The National Science Foundation (NSF) is authorized under 42 USC 1861 et seq. NSF grants include the Experimental Program to Stimulate Competitive Research (EPSCoR). "The program promotes the development of the states' science and technology (S&T) resources through partnerships involving a state's universities, industry, and government, and the Federal research and development (R&D) enterprise." A priority for NSF is the creation of new knowledge through interprofessional, collaborative research.
The Veterans Administration (VA) research programs are authorized under 38 USC 7303. The primary focus of VA research funding is improvement of medical care and prosthetics.
There are two primary functions of the U.S Congress in connection to federal public health agencies: program authorization and appropriation. These are two separate and distinct activities. Authorization is the legislative establishment (authorization) and continuation (reauthorization) of a particular program. All federal agencies and many of the programs administered by that agency receive an annual funding amount (appropriation) to implement the intent of Congress expressed in the authorization or reauthorization law. The U.S. House of Representatives and the U.S. Senate both have specific committees that deal with authorization and appropriations.
The Congressional committees responsible for the authorization and reauthorization of federal public health agencies and the research programs they administer are overseen by:
House of Representatives:
The Congressional committees responsible for the authorization and reauthorization of the U.S. Department of Education and the research programs it administers:
The Congressional committees responsible for the appropriation of annual funding of federal public health agencies, the research programs they administer, the U.S. Department of Health and the research programs it administers:
House of Representatives:
The Congressional committees responsible for the authorization and reauthorization of the National Science Foundation and the programs it administers:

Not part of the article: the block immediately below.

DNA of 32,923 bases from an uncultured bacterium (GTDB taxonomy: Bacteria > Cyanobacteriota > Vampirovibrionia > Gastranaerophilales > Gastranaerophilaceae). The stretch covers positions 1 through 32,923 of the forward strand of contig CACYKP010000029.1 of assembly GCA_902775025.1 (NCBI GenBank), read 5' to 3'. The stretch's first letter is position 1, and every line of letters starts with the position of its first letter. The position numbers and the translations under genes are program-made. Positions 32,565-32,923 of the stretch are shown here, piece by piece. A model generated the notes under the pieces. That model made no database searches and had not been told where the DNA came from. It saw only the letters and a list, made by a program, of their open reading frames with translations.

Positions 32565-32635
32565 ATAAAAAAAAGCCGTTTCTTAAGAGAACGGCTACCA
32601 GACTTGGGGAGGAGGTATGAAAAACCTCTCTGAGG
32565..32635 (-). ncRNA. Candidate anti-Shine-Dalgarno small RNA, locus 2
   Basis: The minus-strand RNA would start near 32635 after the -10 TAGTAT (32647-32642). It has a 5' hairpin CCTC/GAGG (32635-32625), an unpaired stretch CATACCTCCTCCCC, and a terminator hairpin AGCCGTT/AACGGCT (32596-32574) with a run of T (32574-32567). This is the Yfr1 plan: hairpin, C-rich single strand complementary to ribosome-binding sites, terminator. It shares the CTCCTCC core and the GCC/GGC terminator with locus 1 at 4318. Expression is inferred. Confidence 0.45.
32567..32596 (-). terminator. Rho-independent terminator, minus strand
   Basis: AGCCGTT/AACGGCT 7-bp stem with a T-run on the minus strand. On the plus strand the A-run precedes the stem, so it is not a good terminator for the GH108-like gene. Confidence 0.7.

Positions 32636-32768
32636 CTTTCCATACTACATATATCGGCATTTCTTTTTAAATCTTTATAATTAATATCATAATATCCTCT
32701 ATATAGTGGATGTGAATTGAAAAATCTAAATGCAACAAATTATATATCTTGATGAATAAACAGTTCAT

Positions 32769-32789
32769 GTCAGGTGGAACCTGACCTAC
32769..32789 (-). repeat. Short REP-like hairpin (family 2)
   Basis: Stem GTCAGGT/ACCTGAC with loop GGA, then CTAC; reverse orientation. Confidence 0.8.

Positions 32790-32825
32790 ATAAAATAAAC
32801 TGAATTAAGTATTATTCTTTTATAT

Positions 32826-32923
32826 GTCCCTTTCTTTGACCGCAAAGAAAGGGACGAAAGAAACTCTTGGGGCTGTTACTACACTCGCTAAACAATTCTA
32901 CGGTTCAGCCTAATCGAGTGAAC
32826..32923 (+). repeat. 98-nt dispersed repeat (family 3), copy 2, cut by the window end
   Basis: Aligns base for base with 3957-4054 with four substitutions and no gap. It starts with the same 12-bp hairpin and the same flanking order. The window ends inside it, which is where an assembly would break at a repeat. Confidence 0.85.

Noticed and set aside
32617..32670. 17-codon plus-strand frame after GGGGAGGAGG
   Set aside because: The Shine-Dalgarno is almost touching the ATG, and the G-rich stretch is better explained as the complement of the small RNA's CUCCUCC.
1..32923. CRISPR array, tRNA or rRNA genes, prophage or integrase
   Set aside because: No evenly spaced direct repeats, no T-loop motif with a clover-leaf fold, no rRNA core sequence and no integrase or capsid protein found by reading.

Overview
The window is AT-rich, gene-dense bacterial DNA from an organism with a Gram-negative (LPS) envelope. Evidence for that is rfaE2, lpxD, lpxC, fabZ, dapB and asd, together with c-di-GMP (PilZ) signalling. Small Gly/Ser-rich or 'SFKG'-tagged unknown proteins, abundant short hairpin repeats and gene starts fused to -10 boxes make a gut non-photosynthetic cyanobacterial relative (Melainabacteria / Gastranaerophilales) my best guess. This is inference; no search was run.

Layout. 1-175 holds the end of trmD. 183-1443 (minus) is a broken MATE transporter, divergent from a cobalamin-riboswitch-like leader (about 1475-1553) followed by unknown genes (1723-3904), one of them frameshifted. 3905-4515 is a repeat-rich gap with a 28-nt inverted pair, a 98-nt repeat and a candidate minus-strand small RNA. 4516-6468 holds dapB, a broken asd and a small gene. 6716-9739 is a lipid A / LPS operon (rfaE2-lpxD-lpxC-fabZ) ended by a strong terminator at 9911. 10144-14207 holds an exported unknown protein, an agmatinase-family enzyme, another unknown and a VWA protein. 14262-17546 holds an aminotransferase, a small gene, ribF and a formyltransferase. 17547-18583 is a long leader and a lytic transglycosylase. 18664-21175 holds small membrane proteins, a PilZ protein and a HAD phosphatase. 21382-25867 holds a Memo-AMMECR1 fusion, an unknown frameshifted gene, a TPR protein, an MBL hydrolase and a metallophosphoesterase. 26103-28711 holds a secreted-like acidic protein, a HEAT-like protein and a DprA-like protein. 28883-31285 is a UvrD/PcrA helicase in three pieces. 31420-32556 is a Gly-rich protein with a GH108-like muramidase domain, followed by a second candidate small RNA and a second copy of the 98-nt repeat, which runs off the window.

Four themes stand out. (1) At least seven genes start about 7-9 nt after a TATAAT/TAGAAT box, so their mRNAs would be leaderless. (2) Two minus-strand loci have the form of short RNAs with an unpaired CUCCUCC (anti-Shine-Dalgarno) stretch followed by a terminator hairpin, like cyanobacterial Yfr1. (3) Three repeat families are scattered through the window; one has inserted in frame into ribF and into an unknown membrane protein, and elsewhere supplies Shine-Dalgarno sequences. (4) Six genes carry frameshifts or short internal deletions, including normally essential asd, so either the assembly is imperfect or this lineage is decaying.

The Congressional committees responsible for the appropriation of annual funding for the National Science Foundation are:
The Congressional committees responsible for the appropriation of annual funding for the U.S. Department of Veterans Affairs and the research programs it administers are:
Our members’ and students’ active engagement in issues related to strengthening the broad research portfolio to which pharmacy faculty contribute provide the rationale and the evidence-base for AACP research policy and advocacy agendas. To make a more impactful contribution to public policy discussions related to research issues AACP works collaboratively with other organizations on specific areas related to research funding presented above.
The Coalition for Health Funding (CHF) is a broad-based coalition representing a wide range of organizations. CHF is highly regarded on Capitol Hill and educates congressional members and their staff about the connection between a strong, well funded, federal public health agency research agenda and improvements to health and economic outcomes of our nation. The Coalition for Health Funding is a nonprofit alliance of national health organizations that works in a nonpartisan fashion to ensure that health discretionary spending remains highly visible as Congress and the Administration set federal budget priorities.